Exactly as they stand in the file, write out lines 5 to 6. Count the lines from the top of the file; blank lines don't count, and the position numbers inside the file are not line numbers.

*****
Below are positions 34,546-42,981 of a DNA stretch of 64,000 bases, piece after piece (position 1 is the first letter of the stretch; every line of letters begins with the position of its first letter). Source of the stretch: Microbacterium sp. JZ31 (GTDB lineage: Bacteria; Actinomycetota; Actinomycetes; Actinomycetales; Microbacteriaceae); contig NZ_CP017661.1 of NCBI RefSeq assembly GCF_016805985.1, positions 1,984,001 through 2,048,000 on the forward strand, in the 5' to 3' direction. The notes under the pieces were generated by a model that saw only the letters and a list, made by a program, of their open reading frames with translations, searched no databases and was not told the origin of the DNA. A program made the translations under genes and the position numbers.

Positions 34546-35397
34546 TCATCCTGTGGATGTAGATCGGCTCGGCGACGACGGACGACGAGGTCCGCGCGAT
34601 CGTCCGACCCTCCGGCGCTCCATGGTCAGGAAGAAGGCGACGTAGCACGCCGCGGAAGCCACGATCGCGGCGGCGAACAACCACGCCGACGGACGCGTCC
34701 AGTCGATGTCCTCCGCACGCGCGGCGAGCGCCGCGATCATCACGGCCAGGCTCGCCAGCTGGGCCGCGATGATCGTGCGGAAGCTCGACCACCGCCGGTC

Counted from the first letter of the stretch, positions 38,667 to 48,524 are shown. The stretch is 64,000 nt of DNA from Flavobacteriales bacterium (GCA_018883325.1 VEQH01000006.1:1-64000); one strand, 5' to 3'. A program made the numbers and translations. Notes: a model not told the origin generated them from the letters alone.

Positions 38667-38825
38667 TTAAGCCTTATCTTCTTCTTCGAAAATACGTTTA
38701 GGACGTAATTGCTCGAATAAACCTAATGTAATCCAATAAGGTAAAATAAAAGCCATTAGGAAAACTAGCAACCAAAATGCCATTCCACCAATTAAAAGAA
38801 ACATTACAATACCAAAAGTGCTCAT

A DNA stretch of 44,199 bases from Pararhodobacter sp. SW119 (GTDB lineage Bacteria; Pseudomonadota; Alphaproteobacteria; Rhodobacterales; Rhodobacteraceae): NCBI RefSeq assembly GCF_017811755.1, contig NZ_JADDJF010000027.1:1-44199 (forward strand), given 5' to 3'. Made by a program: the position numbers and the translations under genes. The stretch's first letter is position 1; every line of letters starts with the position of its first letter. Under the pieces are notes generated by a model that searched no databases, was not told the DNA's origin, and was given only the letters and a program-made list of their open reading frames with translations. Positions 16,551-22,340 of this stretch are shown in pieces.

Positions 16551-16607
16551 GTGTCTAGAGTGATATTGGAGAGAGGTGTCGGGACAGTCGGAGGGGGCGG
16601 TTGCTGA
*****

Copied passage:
34701 AGTCGATGTCCTCCGCACGCGCGGCGAGCGCCGCGATCATCACGGCCAGGCTCGCCAGCTGGGCCGCGATGATCGTGCGGAAGCTCGACCACCGCCGGTC

Counted from the first letter of the stretch, positions 38,667 to 48,524 are shown. The stretch is 64,000 nt of DNA from Flavobacteriales bacterium (GCA_018883325.1 VEQH01000006.1:1-64000); one strand, 5' to 3'. A program made the numbers and translations. Notes: a model not told the origin generated them from the letters alone.